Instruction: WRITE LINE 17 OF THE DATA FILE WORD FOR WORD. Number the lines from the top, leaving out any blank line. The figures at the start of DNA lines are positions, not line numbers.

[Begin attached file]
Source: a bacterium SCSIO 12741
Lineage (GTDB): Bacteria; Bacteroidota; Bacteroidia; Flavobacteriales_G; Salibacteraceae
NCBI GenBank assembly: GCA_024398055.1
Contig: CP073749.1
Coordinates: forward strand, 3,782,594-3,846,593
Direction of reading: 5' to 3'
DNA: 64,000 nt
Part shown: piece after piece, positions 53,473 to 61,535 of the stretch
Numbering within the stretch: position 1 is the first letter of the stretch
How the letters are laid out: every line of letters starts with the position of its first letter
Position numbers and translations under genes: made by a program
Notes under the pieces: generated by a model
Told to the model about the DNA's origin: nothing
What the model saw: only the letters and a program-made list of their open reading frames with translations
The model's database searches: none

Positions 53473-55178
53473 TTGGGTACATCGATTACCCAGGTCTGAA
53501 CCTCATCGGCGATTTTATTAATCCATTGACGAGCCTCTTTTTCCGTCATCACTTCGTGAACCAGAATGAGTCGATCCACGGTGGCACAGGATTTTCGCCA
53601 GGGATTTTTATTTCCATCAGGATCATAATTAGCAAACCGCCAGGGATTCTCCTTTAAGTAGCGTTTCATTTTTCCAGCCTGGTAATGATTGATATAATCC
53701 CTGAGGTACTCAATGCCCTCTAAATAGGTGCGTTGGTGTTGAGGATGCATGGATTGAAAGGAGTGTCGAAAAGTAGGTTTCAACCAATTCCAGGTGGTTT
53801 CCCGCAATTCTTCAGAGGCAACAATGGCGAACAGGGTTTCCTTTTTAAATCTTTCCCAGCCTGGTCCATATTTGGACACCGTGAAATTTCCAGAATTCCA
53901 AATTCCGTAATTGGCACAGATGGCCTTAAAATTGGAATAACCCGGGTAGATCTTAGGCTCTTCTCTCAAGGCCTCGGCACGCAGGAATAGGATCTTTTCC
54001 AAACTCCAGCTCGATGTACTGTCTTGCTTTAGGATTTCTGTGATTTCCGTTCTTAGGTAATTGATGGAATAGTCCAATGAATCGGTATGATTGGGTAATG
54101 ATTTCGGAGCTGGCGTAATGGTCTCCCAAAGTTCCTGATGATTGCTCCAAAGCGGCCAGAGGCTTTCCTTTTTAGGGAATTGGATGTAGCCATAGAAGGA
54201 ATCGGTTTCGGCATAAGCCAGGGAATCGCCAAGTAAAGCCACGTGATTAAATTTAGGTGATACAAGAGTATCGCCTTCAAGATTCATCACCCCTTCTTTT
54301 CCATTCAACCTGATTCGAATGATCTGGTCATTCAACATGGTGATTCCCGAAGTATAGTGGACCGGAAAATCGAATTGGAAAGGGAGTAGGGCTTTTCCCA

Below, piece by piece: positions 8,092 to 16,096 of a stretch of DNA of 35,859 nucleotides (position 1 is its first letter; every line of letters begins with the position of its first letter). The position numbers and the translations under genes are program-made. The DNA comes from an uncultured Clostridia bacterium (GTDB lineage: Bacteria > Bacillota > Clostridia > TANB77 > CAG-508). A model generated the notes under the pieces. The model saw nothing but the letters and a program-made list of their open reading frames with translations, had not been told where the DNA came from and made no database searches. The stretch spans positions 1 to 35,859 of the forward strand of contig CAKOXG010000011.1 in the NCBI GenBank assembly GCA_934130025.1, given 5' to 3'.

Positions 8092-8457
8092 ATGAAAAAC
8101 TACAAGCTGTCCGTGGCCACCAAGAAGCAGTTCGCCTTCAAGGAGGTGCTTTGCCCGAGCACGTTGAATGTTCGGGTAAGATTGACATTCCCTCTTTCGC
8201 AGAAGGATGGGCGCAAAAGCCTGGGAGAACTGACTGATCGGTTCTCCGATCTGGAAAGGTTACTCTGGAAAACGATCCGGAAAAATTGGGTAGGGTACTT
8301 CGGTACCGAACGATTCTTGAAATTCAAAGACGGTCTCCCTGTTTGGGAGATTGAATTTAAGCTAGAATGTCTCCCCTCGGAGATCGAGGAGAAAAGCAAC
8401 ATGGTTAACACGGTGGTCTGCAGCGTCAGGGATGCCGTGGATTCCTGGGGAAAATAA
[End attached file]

53473 TTGGGTACATCGATTACCCAGGTCTGAA